Document Type


Original Publication Date


Journal/Book/Conference Title

Ophthalmology and Eye Diseases



First Page


Last Page


DOI of Original Publication



Originally published at

Date of Submission

November 2015


Glaucoma involves a characteristic optic neuropathy, often with elevated intraocular pressure. Before 1850, poor vision with a normal eye appearance, as occurs in primary open-angle glaucoma, was termed amaurosis, gutta serena, or black cataract. Few observers noted palpable hardness of the eye in amaurosis. On the other hand, angle-closure glaucoma can produce a green or gray pupil, and therefore was called, variously, glaucoma (derived from the Greek for glaucous, a nonspecific term connoting blue, green, or light gray) and viriditate oculi. Angle closure, with palpable hardness of the eye, mydriasis, and anterior prominence of the lens, was described in greater detail in the 18th and 19th centuries. The introduction of the ophthalmoscope in 1850 permitted the visualization of the excavated optic neuropathy in eyes with a normal or with a dilated greenish-gray pupil. Physicians developed a better appreciation of the role of intraocular pressure in both conditions, which became subsumed under the rubric “glaucoma”.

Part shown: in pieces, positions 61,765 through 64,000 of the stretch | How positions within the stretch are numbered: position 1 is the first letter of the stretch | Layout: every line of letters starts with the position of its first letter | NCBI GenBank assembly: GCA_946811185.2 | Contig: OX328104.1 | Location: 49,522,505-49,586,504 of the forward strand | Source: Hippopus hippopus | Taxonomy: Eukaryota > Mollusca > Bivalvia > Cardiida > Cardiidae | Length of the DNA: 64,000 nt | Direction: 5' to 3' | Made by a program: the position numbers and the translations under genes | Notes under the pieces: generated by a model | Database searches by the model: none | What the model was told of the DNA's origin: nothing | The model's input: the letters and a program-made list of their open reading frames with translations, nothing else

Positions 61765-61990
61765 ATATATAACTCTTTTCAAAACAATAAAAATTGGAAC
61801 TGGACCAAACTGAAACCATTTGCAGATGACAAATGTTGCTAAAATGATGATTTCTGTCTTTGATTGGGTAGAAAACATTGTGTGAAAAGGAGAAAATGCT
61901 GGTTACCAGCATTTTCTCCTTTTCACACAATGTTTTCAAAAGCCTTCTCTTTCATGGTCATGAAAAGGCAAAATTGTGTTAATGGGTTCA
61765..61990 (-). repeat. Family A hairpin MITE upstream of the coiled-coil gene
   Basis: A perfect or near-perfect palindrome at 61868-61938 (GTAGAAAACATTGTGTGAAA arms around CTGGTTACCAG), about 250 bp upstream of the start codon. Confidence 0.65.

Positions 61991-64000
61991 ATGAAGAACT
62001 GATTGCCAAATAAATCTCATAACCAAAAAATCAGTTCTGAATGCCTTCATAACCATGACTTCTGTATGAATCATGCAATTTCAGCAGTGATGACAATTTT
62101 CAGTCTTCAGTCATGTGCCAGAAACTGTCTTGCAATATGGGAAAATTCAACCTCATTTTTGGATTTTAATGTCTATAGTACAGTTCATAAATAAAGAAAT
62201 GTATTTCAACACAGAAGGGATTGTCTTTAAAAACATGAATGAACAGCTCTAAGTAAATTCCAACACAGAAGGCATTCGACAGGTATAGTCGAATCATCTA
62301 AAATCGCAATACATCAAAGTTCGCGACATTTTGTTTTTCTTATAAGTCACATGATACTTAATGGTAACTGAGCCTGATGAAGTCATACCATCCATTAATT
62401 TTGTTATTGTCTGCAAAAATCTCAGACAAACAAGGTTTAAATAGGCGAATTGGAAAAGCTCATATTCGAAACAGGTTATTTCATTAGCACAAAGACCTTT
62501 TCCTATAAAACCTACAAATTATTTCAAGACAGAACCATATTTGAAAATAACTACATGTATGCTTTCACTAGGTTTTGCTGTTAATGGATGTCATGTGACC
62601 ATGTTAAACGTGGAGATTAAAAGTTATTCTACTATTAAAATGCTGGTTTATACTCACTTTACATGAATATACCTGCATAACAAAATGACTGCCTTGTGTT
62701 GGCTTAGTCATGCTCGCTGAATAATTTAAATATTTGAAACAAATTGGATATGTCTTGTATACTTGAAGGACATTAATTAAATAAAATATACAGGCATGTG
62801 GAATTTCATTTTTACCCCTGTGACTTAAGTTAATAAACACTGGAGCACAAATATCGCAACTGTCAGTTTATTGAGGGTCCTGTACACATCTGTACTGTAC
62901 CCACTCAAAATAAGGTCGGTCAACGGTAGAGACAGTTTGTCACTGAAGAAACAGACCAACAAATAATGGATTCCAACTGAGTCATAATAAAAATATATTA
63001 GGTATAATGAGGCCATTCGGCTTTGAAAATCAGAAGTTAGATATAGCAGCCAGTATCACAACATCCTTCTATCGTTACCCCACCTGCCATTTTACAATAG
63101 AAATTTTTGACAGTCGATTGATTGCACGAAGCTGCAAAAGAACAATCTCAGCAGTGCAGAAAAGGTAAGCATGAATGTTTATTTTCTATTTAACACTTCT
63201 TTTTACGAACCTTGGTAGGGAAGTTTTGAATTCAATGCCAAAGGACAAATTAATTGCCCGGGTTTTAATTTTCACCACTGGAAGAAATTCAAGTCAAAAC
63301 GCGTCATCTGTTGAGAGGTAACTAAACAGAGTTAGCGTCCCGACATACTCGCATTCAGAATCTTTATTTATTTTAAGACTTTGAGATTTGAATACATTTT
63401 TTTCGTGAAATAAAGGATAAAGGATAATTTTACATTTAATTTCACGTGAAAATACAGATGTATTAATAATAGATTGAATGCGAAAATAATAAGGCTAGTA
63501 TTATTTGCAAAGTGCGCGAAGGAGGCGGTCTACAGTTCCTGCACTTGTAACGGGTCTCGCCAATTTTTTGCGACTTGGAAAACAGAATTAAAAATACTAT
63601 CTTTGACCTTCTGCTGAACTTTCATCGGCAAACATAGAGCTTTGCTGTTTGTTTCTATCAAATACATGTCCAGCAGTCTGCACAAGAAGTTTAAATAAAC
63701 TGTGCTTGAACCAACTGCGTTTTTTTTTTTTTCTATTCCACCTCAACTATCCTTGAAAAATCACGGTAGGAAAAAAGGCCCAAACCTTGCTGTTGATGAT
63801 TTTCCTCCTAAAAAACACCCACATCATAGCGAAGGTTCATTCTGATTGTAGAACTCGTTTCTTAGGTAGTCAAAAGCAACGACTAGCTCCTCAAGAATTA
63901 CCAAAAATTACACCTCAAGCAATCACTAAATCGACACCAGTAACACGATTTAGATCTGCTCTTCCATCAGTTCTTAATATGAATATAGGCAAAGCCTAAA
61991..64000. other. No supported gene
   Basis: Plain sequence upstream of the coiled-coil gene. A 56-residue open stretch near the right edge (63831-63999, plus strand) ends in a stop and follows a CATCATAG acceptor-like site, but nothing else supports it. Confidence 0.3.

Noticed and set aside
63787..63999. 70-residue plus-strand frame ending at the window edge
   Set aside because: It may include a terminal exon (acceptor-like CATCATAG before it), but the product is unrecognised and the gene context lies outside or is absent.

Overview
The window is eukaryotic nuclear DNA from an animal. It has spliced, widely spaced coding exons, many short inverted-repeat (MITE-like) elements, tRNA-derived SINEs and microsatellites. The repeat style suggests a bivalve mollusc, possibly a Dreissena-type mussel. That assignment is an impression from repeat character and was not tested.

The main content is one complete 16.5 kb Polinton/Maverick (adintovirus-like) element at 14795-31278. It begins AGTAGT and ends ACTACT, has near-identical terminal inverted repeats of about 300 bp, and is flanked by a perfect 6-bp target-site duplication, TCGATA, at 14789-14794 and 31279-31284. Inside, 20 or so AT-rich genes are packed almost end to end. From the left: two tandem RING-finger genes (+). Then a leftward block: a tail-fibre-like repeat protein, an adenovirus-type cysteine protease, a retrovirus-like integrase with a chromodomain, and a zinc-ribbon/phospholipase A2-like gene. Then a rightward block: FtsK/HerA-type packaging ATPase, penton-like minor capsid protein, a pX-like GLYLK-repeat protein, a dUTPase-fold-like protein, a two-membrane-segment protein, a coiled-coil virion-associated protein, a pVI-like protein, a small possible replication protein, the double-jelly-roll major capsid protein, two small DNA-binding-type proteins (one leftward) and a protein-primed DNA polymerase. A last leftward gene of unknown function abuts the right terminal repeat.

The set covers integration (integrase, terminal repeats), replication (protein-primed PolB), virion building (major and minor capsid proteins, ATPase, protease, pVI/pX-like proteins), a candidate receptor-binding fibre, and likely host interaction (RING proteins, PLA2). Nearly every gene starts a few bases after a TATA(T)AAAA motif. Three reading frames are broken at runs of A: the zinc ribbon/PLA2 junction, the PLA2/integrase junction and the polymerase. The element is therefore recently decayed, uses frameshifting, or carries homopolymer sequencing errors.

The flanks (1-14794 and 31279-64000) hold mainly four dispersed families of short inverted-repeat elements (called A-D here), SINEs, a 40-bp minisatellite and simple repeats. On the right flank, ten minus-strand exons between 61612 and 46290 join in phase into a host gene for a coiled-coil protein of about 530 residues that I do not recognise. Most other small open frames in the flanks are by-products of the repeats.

Copyright © 2015 the author(s), publisher and licensee Libertas Academica Ltd. This is an open-access article distributed under the terms of the Creative Commons CC-BY-NC 3.0 License.

Is Part Of

VCU Biostatistics Publications

f_SupplementaryMaterial32004_6849.docx (78 kB)
Supplementary Files 1